"As a result, Democrats are edging away from their charges that President Bush is presiding over a 'jobless recovery,' which has been a staple of their campaign rhetoric. That argument is giving way to the line of attack that working America is suffering a 'middle-class squeeze.'"

"Under that approach, presumptive Democratic nominee John Kerry and his allies are trying to turn the focus more toward a series of financial woes that they say are afflicting even middle-class households without job worries: medical bills, gasoline prices and college tuition. Democrats further argue that there's still been a net job loss under Mr. Bush -- and that the jobs being created are inferior ones."

" ... The shift in the economic debate is significant, because it's been unclear how economic anxieties would compete with Iraq for voters' attention. President Bush's campaign also is shifting ground to take the new situation into account, sending administration aides and campaign officials out with each new batch of employment numbers to trumpet a turnaround in a subject that not long ago was a sore point. And they have begun portraying Mr. Kerry as an economic 'pessimist' who has a dour and unhelpful view of an economy that is turning up."

Arizona Dems file suit on Nader signatures
The Arizona Republic has the story on Arizona Democrats filing a lawsuit challenging whether Ralph Nader qualifies for a place on the ballot.

"The state party would not provide specifics Tuesday, but a spokeswoman confirmed that the action will be filed before 5 p.m., the deadline for challenges to nominating petitions submitted June 9. Backers of Nader, who is running as an independent, filed more than 22,000 signatures, well beyond the 14,694 valid signatures required for a ballot spot."

"Democrats immediately began scrutinizing the petitions, and state party chairman Jim Pederson said Monday that a number of defects were found."

Kerry, Edwards meet in "secret"
Last week it was Gephardt and today the AP reports John Kerry met with John Edwards in "a brief, secretive meeting," a "spur-of-the-moment session in the Capitol."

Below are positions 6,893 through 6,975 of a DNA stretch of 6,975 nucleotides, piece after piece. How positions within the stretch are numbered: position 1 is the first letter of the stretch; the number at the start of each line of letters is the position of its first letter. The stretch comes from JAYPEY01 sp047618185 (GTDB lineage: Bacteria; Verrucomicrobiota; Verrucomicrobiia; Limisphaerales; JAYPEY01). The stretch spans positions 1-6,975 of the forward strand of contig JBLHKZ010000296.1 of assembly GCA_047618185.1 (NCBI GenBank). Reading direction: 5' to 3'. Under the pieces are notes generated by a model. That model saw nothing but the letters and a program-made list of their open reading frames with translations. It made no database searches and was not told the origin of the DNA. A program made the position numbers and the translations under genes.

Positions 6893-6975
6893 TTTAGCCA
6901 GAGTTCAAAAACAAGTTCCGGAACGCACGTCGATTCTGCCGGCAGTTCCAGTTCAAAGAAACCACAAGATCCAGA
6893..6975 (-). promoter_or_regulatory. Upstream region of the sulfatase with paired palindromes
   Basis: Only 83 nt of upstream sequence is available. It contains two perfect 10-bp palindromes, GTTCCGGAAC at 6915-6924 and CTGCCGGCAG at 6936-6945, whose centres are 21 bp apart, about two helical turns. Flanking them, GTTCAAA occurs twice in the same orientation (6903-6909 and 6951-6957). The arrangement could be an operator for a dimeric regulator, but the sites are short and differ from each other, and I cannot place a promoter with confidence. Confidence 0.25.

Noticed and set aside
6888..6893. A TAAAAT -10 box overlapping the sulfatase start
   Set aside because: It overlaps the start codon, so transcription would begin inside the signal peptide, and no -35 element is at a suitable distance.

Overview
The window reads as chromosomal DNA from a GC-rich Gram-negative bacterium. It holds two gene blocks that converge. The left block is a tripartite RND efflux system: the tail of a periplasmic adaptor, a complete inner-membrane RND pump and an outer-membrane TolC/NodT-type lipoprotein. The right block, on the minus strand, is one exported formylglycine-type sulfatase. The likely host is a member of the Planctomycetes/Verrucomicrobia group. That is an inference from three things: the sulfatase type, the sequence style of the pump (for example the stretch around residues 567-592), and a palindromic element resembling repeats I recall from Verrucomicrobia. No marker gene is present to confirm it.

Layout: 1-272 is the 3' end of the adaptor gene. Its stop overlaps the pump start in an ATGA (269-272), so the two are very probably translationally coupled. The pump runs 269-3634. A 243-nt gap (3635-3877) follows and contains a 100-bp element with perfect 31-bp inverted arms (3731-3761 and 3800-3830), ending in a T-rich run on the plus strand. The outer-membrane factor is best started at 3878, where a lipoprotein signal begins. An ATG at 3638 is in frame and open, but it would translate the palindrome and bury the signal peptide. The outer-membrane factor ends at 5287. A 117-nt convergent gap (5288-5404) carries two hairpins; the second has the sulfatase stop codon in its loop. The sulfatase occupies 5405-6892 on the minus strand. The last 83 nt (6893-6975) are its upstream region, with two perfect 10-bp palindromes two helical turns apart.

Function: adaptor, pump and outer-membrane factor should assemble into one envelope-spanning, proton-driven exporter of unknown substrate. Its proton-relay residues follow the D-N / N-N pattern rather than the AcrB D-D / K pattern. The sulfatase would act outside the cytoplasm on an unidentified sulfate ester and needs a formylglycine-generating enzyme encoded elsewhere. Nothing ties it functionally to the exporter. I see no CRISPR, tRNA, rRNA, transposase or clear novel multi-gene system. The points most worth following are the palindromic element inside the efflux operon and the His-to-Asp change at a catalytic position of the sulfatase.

"The two men met in the President's Room, whether they knew the name or not, an ornate sitting room just off the Senate chamber, and they declined to speak with reporters afterward. While the brevity of the session indicated it was less than a full-fledged vice presidential interview, it came roughly a month before the opening of the Democratic National Convention, and at a time when Edwards is frequently mentioned as a potential running mate."

AP sues for Bush Guard records
The AP reports that it "sued the Pentagon and the Air Force on Tuesday, seeking access to all records of George W. Bush's military service during the Vietnam War. Filed in federal court in New York, where The AP is headquartered, the lawsuit seeks access to a copy of Bush's microfilmed personnel file from the Texas State Library and Archives Commission in Austin."

"The White House says the government has already released all the records of Bush's military service. Controversy surrounds Bush's time in the Texas Air National Guard because it is unclear from the record what duties he performed for the military when he was working on the political campaign of a U.S. Senate candidate in Alabama."

"There are questions as to whether the file provided to the news media earlier this year is complete, says the lawsuit, adding that these questions could possibly be answered by reviewing a copy of the microfilm of Bush's personnel file in the Texas archives."

By Geraldine Sealey

Geraldine Sealey is senior news editor at